Secondly, why is a “possible fraternal correction” deemed “very far off” — meaning that there is a potential for one — when Müller says at one and the same time that Amoris presents the Catholic doctrine on matrimony and that there is no opposition to that doctrine in the call for “discernment” of the situation of people in “irregular unions”? If Amoris were really so clear, and there were really no contradiction between Catholic doctrine on the indissolubility of marriage and Francis’ call for “discernment,” Müller would say simply that a correction of Francis is unnecessary. He would not say a correction is “not possible at this moment…”

I am afraid Müller’s statement falls into the category of so much of what has come out of the Vatican over the past fifty years: artfully worded doubletalk that tries to have it both ways.

Now let us be serious. Cardinal Müller knows very well that Amoris is not only problematic, but a veritable H-bomb targeted on the foundations of Christian life. As the four cardinals note in their presentation to a stonily silent Francis, different bishops interpret Amoris differently — some pro, some con — regarding the admission of public adulterers in “second marriages” to the sacraments (in “certain cases”) without a prior amendment of life. Müller also knows well that Francis has sided with the pro faction.  In his letter to the bishops of Buenos Aires regarding their “guidelines” for the “implementation” of Amoris, Francis declared there is “no other interpretation” of Amoris than their guidelines, which provide as follows:

“If it is acknowledged that, in a concrete case, there are limitations that mitigate responsibility and culpability (cf. 301-302), especially when a person believes he/she would incur a subsequent fault by harming the children of the new union, Amoris laetitia offers the possibility of having access to the sacraments of Reconciliation and Eucharist (cf. footnotes 336 and 351).”

Accordingly, the four cardinals rightly note with alarm (while Francis stays silent) that interpreters of Amoris “come to different conclusions… due to divergent ways of understanding the Christian moral life.”  Thus, as they conclude:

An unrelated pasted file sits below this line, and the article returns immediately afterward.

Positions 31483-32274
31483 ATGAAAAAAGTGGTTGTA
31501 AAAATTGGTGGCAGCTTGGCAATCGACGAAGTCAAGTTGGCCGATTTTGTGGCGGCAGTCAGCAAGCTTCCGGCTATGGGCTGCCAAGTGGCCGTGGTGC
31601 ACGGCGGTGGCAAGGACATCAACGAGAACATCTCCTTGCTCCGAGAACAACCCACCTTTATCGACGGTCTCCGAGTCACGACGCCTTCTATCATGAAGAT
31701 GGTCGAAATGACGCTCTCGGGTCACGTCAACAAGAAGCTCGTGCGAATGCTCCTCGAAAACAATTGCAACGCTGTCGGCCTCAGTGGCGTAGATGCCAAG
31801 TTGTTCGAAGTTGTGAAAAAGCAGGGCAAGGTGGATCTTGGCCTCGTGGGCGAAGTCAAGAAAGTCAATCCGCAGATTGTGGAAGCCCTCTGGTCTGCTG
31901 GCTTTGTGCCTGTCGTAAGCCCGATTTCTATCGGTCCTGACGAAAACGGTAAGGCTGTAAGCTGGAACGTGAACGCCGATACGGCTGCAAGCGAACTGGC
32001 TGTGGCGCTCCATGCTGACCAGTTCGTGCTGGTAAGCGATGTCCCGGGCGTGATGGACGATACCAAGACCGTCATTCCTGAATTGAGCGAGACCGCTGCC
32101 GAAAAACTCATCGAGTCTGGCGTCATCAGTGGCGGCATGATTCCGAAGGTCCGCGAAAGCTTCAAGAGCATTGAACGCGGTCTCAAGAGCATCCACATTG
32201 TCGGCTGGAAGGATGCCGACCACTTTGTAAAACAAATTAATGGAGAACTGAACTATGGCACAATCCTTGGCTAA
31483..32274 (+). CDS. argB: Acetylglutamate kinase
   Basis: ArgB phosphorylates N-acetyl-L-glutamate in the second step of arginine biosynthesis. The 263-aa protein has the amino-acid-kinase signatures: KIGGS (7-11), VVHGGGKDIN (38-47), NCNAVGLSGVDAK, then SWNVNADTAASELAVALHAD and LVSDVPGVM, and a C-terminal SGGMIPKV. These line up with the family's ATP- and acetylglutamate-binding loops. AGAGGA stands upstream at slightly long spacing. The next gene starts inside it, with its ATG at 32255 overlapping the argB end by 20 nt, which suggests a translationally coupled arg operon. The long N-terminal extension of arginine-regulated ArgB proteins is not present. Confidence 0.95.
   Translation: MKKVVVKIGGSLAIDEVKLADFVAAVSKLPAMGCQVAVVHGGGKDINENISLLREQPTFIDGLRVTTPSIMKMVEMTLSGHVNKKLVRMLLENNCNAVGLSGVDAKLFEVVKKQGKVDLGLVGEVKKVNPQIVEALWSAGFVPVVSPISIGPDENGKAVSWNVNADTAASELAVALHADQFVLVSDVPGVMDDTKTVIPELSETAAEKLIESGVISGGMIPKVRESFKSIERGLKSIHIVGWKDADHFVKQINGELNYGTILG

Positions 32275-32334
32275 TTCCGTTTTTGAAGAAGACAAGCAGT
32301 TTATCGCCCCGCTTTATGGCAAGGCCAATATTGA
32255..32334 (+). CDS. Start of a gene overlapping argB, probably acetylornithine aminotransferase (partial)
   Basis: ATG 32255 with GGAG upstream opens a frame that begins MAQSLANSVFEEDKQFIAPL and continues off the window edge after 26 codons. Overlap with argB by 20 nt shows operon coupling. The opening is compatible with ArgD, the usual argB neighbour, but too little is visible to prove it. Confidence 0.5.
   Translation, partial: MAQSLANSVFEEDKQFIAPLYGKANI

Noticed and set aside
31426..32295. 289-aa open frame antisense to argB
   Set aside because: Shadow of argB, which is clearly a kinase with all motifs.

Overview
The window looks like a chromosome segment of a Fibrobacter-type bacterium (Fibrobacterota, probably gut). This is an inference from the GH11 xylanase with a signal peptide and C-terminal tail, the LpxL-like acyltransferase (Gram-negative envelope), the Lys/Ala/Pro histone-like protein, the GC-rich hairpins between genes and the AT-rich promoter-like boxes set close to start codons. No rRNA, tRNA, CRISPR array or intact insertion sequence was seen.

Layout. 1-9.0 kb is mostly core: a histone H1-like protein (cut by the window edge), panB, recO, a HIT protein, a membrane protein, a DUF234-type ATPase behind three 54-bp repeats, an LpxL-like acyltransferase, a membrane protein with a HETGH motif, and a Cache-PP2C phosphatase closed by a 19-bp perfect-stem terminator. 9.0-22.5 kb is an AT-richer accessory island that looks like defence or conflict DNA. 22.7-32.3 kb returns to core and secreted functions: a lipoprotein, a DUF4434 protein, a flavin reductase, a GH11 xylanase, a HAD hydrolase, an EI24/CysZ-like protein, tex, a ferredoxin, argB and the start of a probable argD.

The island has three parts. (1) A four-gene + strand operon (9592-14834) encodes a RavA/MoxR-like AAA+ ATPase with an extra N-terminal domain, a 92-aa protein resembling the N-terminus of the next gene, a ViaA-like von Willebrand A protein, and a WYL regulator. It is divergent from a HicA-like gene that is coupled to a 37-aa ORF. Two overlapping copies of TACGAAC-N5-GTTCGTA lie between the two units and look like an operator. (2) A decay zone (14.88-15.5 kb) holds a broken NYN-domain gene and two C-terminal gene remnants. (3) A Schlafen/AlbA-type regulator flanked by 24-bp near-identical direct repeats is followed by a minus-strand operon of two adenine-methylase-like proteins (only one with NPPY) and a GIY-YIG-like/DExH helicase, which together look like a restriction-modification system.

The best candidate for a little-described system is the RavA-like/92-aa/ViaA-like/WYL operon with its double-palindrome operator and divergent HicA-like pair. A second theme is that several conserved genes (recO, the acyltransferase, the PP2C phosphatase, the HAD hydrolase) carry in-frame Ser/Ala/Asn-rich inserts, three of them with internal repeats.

“In this sense, what is at stake in Amoris Laetitia is not only the question of whether or not the divorced who have entered into a new union can — under certain circumstances — be readmitted to the sacraments. 

“Rather, the interpretation of the document also implies different, contrasting approaches to the Christian way of life. Thus, while the first question of the dubia concerns a practical question regarding the divorced and civilly remarried, the other four questions touch on fundamental issues of the Christian life.

Indeed, the fifth question presented asks the Roman Pontiff, of all people, if following Amoris “does one still need to regard as valid the teaching of St. John Paul II’s encyclical Veritatis Splendor, n.56, based on Sacred Scripture and on the Tradition of the Church, that excludes a creative interpretation of the role of conscience and that emphasizes that conscience can never be authorized to legitimate exceptions to absolute moral norms that prohibit intrinsically evil acts by virtue of their object?”  In short: Is Francis — the Pope — authorizing departures from the natural law?

Müller knows all of this.  And he knows the whole Catholic world is in turmoil following the publication of Amoris, as some dioceses now regard as “mercy” what others still regard as a mortal sin: the reception of Holy Communion while living in adultery. There is no way he cannot know what is happening. Yet he has chosen to put on a blindfold in order to be able to say that a correction of Francis “is not possible at this moment because it does not involve a danger to the faith…”